Bolin likens his position at the Riviera to that of a military chaplain, a role he filled in the Air Force Reserve. Bolin's boss, the Riviera's v.p. of operations, is a retired army colonel. "He understands the value of having a chaplain around to keep the troops going," says Bolin. "The Riviera is a corporation, and corporations have trouble relating to employees as people. That's where I come in, providing pastoral and human services."

When pressed, Bolin concedes that Las Vegas is, OK, a bit surreal. "Sure. It's a fantasy world. Where else can you get a free hotel room? Where else can you get a prime-rib dinner for five bucks? And as with any fantasy, people are drawn to Vegas to escape their problems. Thing is, their problems don't go away once they're here, and if they get caught up in that fantasy, it can destroy them."

Not to mention that the offertory plates passed around at his Sunday services at the hotel often come back stacked with chips--"we just take 'em down and cash 'em in." (The proceeds support his volunteer staff.) Or the stripper who asked him to watch her act, in which she danced to "Get Me Jesus on the Line," because she was afraid it was sacrilegious. Or that each Easter, he gets some disappointed customers for his highly popular Passion play, which Bolin puckishly advertises next to the sign for a show featuring half-naked women. There's always a few who think, says Bolin, "Ah, Passion play, more sex!"

Occasionally, he has competition. One reformed topless dancer returned to a strip club to save her former cohorts. "She'd stand backstage and tell the girls they were going to hell," Bolin says. "She got kicked out. When they tried to kick me out, the girls defended me, saying, 'Oh, no. We want Charlie here because we can talk to him.'"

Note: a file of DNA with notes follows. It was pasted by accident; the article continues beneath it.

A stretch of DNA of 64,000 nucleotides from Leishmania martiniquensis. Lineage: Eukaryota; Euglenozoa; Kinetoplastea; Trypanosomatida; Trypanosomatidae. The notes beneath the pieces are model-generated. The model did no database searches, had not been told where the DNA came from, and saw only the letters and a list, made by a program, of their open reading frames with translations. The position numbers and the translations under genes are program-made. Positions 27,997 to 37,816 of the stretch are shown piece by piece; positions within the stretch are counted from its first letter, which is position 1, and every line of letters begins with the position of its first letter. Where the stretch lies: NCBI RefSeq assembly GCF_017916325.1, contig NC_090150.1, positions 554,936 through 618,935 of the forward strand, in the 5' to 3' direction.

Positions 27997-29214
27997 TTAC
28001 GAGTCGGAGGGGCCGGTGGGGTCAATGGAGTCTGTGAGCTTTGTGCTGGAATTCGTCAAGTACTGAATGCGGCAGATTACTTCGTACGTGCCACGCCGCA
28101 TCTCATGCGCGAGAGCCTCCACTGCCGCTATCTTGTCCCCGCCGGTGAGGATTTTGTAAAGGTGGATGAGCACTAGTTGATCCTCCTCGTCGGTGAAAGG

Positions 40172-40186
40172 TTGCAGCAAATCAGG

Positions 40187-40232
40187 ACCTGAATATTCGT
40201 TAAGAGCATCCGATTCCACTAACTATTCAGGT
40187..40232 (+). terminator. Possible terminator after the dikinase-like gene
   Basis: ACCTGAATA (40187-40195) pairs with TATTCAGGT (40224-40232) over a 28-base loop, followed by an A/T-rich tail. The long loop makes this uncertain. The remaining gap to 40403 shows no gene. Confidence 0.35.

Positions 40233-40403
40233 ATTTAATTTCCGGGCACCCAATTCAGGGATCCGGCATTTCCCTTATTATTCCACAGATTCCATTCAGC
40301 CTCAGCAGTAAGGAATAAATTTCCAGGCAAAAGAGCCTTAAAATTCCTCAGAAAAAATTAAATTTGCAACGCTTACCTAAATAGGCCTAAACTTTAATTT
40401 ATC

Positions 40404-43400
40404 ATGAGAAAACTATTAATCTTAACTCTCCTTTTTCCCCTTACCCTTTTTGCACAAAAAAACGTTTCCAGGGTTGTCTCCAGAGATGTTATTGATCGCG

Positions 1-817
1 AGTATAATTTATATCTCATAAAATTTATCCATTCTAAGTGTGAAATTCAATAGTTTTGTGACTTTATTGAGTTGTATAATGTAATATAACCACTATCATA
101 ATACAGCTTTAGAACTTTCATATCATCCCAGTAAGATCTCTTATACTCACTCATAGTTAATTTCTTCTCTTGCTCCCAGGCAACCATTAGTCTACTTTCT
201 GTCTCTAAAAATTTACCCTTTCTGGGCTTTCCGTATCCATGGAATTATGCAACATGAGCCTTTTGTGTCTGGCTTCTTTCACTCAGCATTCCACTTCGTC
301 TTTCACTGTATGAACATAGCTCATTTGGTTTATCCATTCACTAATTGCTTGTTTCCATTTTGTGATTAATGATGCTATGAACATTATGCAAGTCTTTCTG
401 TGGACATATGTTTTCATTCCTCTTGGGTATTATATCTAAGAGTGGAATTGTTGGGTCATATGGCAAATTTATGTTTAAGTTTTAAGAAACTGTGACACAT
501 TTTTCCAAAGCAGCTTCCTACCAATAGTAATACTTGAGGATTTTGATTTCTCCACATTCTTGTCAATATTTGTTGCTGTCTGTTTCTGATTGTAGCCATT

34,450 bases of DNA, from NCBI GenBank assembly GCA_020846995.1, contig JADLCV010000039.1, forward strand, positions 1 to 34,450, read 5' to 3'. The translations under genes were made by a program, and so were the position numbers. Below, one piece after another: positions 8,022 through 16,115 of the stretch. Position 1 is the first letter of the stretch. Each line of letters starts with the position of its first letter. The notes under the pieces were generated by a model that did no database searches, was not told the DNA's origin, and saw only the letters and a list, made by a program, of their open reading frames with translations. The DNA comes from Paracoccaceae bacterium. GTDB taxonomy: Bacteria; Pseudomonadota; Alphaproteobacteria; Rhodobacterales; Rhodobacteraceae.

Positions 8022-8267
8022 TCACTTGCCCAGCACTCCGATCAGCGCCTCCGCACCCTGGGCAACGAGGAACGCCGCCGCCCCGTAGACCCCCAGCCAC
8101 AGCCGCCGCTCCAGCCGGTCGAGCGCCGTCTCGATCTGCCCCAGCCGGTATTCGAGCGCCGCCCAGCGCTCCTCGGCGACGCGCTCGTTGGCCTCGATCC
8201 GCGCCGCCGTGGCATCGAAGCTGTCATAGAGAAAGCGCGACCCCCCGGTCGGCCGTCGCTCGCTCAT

His popularity rests precisely on his refusal to judge. Though he's an ordained Southern Baptist minister, Bolin, who wears a collar, prefers to "allow people to be directed by God rather than me." He doesn't speak out against drinking, gambling, or topless dancing. This may come as no surprise, considering his employer. "I get criticism from Christians who say, `Why aren't you telling people they shouldn't be in casinos?'" he says. "I've got a good answer for that. There are no job openings in the Trinity, I reply, including the job of Holy Spirit. It's not my place to tell people what is and is not a sin. I'm here to help people sort out what's going on in their spiritual lives and to help them hear what the Holy Spirit is telling them."

"My ministry is much like Jesus' ministering in the marketplace," he says. "Jesus frequently hung out with prostitutes and publicans, dishonest businessmen. And that's what he was criticized for! And today, a lot of conservative Christians choose to ignore that fact.

"I know the Holy spirit is with me," he adds. "When I'm making my rounds on the floor, checking in on dealers, bartenders, and waitresses, they'll say, 'Boy, I feel much better when you're here.' I don't need to say much. Sometimes, I say nothing. They know who I am, and they know what I believe."

To contact John Spalding, e-mail him at jdspald@earthlink.net.